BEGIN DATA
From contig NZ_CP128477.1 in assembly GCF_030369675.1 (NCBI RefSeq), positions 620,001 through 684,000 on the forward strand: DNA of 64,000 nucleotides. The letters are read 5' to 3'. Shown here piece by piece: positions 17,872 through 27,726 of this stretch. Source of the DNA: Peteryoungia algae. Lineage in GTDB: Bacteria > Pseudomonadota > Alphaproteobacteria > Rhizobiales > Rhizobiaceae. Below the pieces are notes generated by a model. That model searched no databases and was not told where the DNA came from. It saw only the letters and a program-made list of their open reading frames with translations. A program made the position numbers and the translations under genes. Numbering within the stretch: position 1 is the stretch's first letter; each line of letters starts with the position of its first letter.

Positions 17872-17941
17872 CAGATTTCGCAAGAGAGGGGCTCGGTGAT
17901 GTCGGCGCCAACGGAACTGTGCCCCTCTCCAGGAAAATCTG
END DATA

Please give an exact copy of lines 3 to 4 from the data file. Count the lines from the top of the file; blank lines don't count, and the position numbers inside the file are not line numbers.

17872 CAGATTTCGCAAGAGAGGGGCTCGGTGAT
17901 GTCGGCGCCAACGGAACTGTGCCCCTCTCCAGGAAAATCTG